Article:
The Macro-Economic System component of core GCAM sets the overall scale of economic activity for model simulations. Assumptions about population, and per capital income growth for each of the 32 geopolitical regions determines the Gross Domestic Product (GDP) in each of GCAM’s 32 global geo-political regions. At present, the macro-economic systems provide a one-way transfer of information to other GCAM components; the state of other GCAM components does not affect the overall scale of human activities in GCAM (see below for minor exception to this statement). For example, neither the price nor quantity of energy nor the quantity of energy services provided to the economy affect the calculation of the principle model output of the GCAM macro-economic system, Gross Domestic Product (GDP). Similarly, no detail is provided other macro-economic variables such GDP components (consumption, investment, net exports, aggregate capital stock, and so forth) nor social welfare. The development of two-way coupling with other GCAM components is an important focus of present research efforts.
GCAM’s inputs include information on population and the rate of per capita income growth. GCAM requires globally consistent data sets for each of its historical model periods, currently 1990, 2005, and 2010, to initialize the model. The GCAM data system can produce such data sets annually beginning in 1971. Currently, GCAM uses data from 1990, 2005, and 2010 to initialize the model, but could be initialized to any year beginning in 1971.
Each scenario requires assumptions about future populations for future time periods.
The number of people living in each GCAM region in the benchmark and projection years.
GDP Per Capita Growth
The annual average rate of growth of per capita income over each time step in the projection. Time steps are 5 years by default.
The GCAM Macro-Economic System has two outputs, population and GDP.
The number of people living in each GCAM region in the benchmark and projection years. Population is a pass-through variable as it is also a direct input.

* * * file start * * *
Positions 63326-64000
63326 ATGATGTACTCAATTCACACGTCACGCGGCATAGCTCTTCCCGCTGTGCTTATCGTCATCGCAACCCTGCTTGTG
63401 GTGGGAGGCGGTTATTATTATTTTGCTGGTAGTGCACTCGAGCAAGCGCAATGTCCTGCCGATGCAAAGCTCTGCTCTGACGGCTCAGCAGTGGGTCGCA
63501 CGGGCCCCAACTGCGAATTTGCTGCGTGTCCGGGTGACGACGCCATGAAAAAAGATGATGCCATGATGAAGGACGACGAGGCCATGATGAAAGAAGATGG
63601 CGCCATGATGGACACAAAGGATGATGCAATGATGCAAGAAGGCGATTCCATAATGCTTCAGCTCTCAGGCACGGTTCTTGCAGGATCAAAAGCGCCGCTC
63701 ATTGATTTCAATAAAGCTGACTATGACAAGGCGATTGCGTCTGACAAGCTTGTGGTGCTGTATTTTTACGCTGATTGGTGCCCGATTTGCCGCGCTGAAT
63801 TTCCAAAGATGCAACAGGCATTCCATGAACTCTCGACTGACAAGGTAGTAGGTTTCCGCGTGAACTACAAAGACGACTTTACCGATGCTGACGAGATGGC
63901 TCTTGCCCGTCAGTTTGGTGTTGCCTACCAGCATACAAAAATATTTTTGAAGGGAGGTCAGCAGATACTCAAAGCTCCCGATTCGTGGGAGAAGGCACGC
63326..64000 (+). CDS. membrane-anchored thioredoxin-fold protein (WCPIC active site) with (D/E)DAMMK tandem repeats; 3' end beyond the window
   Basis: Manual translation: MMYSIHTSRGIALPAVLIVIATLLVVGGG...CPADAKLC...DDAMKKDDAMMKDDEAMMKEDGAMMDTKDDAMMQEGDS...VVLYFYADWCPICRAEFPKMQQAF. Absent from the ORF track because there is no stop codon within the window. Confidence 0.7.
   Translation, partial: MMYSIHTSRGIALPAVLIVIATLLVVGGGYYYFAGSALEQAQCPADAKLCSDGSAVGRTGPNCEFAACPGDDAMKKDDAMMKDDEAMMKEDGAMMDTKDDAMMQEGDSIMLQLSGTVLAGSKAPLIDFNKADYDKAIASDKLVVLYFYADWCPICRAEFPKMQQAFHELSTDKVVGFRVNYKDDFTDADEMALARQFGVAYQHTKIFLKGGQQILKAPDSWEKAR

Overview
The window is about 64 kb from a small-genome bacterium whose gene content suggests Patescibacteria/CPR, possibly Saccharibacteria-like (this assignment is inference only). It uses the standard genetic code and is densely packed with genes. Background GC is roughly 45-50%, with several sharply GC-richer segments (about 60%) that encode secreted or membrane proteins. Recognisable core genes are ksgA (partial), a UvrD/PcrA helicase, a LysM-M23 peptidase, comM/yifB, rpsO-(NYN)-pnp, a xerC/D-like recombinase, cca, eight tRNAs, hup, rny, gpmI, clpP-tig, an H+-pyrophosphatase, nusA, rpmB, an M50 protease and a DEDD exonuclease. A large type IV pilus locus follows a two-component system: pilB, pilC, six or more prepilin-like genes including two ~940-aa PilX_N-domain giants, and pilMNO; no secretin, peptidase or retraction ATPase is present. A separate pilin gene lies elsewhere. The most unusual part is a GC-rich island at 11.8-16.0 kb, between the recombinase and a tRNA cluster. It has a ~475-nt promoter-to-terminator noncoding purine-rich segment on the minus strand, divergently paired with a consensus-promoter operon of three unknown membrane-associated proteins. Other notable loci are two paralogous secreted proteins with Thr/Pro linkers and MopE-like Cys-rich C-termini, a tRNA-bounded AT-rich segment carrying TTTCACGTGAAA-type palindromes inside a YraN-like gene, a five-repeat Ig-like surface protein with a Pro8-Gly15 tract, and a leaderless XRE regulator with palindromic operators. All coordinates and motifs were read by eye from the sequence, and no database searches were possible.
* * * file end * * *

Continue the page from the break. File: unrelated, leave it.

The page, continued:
GDP is calculated using population and the GDP per capita growth rate.
Regional GDP is calculated using a simple one-equation model:
Where =region, =the period, =number of years in the time step, =population in region in period , =population in region in period and =annual average per capita GDP growth rate in region in period .
While in general, it is not implemented, a energy-feedback elasticity is included in the present formulation. The present feedback is determined by the term: , where is the aggregate price of energy service, calculated in the energy system component of the model and is the GDP feedback elasticity (Edmonds and Reilly, 1983) . It is the percentage change in the GDP for a one-percent change in the price of energy services. The value is set to zero by default, which effectively removes this term from the determination of GDP, but if non-zero values are used, these values would be negative.
Historical population and observed GDP are used to calibrate a GCAM simulation using data from 1990, 2005, and 2010. Prognostic values for population and GDP per capita growth rates are provided by the user, though a default set is provided in the GCAM default download data base.
The macro-economic systems provide information to other parts of the GCAM system. GDP and population values are used in the energy, land-use and water systems of GCAM. Macro-economic system coupling is one-way at present. GCAM macro systems do not use information derived from any other component of GCAM unless the energy-GDP feedback term is turned on. That is . Future versions of the macro-economic systems component of GCAM will introduce two-way coupling between GDP and the other GCAM human-systems components, energy, land and water.
The SSPs are new reference scenarios for climate change modeling and research (Moss et al. 2010, van Vuuren et al., 2017). GCAM was one of six models used in the quantification of the SSPs. A complete description of the GCAM implementation, as well as links to results, is available at GCAM SSPs.
Edmonds, J. and J. Reilly. 1983. “A Long-Term, Global, Energy-Economic Model of Carbon Dioxide Release From Fossil Fuel Use,” Energy Economics, 5(2):74-88.
Moss, R. H., J. A. Edmonds, K. A. Hibbard, M. R. Manning, S. K. Rose, D. P. van Vuuren, T. R. Carter, S. Emori, M. Kainuma, T. Kram, G. A. Meehl, J. F. B. Mitchell, N. Nakicenovic, K. Riahi, S. J. Smith, R. J. Stouffer, A. M. Thomson, J. P. Weyant and T. J. Wilbanks (2010). “The next generation of scenarios for climate change research and assessment.” Nature 463(7282): 747-756.
van Vuuren, D. P., K. Riahi, K. Calvin, R. Dellink, J. Emmerling, S. Fujimori, S. Kc, E. Kriegler and B. O’Neill (2017). “The Shared Socio-economic Pathways: Trajectories for human development and global environmental change.” Global Environmental Change 42: 148-152.